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Raising the Perfected Pup: Establishing the Holiest of Bonds Between the Monks of New Skete and the Dogs They Train

-Emily Fraysse

Within the first fifteen minutes after my 8-week-old tri-colored collie arrived at my house for the first time, I had to jump into my 40-degree pool at nine o’clock in the morning completely clothed to rescue the poor fella due to his disobedient behavior. Before my collie, I had a rottweiler/border collie mutt that decided it would be fun for my family to wake up to a half-eaten couch, or to swallow a rubber fish and squeak every time he barked. The truth is, I should have sent both of my dogs through the dog training program at the New Skete Monastery.

After the countless hours of expensive puppy training (which both of my dogs failed miserably), the occasional “accidents,” and finding my brand new pair of slippers chewed up, I wondered to myself: is there a perfect way of raising a puppy? Is there some sort of hidden secret that Cesar Millan is not telling us?

Apparently, the monks in New Skete have perfected this difficult, yet rewarding task.

In upper-state New York, the monks of New Skete understand the unique and spiritual bond between man and dog, allowing them to master the art of raising a puppy. The brothers have over 40 years of experience under their robe belts as well as five books published on the subject.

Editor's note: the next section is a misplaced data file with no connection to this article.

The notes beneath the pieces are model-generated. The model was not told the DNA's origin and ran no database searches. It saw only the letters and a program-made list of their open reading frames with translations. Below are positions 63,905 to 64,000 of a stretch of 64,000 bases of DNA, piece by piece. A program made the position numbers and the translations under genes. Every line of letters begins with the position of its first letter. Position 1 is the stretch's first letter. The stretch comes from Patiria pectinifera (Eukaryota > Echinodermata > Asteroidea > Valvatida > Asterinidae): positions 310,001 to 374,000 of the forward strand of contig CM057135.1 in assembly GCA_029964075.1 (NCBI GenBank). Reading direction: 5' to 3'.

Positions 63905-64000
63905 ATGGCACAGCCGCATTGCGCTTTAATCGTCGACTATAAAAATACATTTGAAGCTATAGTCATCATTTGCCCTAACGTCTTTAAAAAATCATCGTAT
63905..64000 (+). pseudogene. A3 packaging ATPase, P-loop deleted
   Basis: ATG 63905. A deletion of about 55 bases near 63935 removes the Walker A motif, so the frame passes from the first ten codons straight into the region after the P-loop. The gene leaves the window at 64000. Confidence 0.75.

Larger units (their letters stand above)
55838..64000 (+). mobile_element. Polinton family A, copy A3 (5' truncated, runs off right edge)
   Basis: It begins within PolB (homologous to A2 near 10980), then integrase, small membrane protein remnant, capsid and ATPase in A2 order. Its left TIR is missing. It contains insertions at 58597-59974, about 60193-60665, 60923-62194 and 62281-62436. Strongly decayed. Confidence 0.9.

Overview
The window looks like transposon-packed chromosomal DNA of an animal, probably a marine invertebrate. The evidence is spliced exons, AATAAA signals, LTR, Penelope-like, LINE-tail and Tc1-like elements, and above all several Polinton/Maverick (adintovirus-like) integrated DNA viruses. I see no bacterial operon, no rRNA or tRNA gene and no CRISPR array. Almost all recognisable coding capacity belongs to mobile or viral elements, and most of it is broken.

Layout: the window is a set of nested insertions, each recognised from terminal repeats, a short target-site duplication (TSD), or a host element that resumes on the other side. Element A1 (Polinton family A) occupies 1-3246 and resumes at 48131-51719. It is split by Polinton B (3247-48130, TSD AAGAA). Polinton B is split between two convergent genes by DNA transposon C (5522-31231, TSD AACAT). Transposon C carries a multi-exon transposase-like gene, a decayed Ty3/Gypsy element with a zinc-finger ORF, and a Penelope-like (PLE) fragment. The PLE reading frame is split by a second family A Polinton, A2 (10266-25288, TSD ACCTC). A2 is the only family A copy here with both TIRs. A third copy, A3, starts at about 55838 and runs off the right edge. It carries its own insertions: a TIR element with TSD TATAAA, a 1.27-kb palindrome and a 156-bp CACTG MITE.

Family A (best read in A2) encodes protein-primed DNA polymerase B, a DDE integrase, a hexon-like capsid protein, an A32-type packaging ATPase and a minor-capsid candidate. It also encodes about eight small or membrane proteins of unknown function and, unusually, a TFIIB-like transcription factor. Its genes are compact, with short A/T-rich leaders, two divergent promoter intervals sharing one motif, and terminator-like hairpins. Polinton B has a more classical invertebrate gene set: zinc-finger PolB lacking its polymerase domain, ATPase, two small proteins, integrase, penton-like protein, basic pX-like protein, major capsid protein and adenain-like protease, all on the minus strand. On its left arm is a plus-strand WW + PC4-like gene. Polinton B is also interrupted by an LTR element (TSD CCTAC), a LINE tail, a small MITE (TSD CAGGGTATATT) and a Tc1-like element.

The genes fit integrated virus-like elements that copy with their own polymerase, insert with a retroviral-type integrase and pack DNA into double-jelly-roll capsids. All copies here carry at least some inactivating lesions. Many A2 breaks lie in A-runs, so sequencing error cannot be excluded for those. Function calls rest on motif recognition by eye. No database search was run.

Their first dog, Kir, inspired the Monastery to set up a German Shepherd breeding program, as well as a two-and-a-half week training program for other puppies who have not been raised through the Monastery. The training program teaches the dog basic commands like sit, stand, and lie down, and how to overcome any behavioral difficulties. It includes boarding, exercise, daily training, and a final interview between the owner and the brother that trains the pup.

The key to raising a pup is simple: with love, dedication, and respect, any dog can be transformed into an obedient and loving friend.

Those interested in adopting one of the German Shepherds that have been raised and trained through the Monastery may add their name to an extensive waiting list, and those wanting to take advantage of their training program for their own pet can apply at their website.

Image by tlindenbaum.